Take a trip with ROB HUGHES as he seeks out the latest mind-expanding music.
These isles have few betters when it comes to pumping out musical eccentrics. And those eccentrics don’t get much finer than Nick Saloman, more commonly known by the name The Bevis Frond. After a trio of reissues in August – The Auntie Winnie Album, Bevis Through The Looking Glass and Triptych – he’s now given Son Of Walter (Fire Records) a decent spruce-up.
First released in 1996, the album marked a return to his earliest MO, dispensing with the band altogether and allowing Saloman to indulge his vision and create a one-man opus from his Walthamstow bedroom. A true thing of wonder it is too, Saloman’s guileless voice and wiggy guitar out front, backed by multitracked harmonies and everything from organ to theremin. Barking Or False Point Blues is heavy psychedelia, offset by aching meditations like Forgiven and Requiem. Best of all is the epic 12-minute drone Garden Aeroplane Trap.
The similarly offbeat Nick Nicely returns with Sleep Safari (Tapete), which is billed as “a homage to unconsciousness, lyrically exploring sleep’s mysteries through a surrealist eye”. True to that description, the album immerses the veteran songwriter in a trippy netherworld dominated by electronica.
It’s an infinitely rich, dense affair, with Nicely playing with experimental sounds and phased effects, without ever losing sight of his natural gift for melody. Gliding is skanky dub with a prog twist, Dance Away sways into focus through mounds of synthetic fuzz and Rainmaker is all strobing ambience. Solar Wind, meanwhile, sounds like 4AD’s idea of an acid rave.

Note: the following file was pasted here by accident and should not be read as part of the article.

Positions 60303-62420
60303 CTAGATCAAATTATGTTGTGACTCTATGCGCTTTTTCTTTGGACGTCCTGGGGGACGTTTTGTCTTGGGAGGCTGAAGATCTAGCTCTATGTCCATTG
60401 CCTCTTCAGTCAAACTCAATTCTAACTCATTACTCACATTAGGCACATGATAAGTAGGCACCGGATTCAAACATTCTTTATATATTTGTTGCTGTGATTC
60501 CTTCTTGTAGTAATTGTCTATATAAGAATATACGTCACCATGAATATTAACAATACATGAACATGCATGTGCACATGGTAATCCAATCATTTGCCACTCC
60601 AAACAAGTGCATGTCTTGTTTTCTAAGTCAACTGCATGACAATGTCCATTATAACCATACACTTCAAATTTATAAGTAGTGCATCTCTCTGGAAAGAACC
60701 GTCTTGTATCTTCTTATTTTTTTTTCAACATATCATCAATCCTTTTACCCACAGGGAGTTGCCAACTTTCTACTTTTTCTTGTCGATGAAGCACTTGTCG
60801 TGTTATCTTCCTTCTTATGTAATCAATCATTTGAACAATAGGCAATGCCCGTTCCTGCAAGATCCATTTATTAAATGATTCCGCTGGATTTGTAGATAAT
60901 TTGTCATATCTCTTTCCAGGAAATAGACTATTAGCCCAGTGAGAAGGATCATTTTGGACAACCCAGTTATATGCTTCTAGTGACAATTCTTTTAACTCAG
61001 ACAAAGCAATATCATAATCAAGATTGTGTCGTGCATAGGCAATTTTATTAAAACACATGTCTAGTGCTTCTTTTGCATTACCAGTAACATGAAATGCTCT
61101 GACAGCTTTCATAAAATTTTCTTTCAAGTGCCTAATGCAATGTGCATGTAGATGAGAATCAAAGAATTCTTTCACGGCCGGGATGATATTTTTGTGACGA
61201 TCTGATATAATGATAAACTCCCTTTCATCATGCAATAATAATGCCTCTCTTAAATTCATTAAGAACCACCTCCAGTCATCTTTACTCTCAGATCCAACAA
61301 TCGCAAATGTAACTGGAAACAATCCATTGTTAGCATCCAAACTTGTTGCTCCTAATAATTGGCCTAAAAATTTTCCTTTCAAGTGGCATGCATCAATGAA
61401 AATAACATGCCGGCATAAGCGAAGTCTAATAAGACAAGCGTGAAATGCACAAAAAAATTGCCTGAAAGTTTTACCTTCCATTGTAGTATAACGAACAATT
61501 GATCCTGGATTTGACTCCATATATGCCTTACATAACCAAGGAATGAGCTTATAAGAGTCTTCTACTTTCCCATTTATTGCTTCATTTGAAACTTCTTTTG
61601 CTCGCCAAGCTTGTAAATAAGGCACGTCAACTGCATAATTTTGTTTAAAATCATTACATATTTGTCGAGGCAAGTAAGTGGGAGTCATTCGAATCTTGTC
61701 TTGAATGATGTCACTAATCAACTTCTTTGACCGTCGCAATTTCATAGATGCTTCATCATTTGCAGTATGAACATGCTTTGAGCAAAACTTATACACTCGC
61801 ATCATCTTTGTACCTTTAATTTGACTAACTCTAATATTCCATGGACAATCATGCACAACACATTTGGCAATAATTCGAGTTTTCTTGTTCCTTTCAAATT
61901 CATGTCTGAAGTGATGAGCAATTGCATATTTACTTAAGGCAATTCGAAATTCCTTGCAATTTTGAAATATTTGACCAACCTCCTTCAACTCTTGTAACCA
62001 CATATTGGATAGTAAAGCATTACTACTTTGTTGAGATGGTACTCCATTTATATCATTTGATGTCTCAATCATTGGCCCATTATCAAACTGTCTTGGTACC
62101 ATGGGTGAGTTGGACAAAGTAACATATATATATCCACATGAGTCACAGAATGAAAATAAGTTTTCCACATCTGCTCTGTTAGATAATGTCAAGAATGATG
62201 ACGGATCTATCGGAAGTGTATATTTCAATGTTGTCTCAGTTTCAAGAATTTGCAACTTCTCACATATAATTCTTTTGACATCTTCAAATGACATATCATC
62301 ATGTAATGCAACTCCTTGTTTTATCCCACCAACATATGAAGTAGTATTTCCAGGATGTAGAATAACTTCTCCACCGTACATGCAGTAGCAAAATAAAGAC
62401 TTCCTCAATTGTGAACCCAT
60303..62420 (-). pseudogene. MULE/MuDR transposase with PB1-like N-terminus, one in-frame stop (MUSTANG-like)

Equally likely to bend your head is Blessed Poisons (People In The Sky), the third outing from Italian duo Andrea Bellentani and Simon Maccari. Trading as The Diaphanoids, they bring hard-edged industrial noise to the psychedelic realm, creating ambient pieces that throb with an aggressive pulse. Voices float in the ether, sustained rhythms underpin great swirls of noise (particularly on the impressive Too Many Stars And Not Enough Night) and there’s even a dash of Wire to be found in the propulsive swirl of My Friends Can Fly.
On a more conventional trip are
L.A. Witch, whose self-titled debut album on the Suicide Squeeze label marries throbby reverb guitars to garage riffs and drowsy vocals. The whole thing feels like a vivid fever dream, from the louche psych of Brian to the muggy Baby In Blue Jeans. Led by vocalist Sade Sanchez, the all-girl trio tap into the seedy traditions of Californian noir while also recalling such 80s miscreants as The Dream Syndicate and Green On Red.
For those who like their psychedelia to be just a little brighter, Antibalas are an ideal pick-me-up. Their first release in five years, Where The Gods Are In Peace (Daptone) finds Brooklyn’s favourite Afrobeat combo in majestic form. Singer Duke Amayo leads the charge as they rush through a euphoric mix of highlife, cosmic funk and free-roaming jazz, complete with the fattest trumpets this side of Donald Byrd.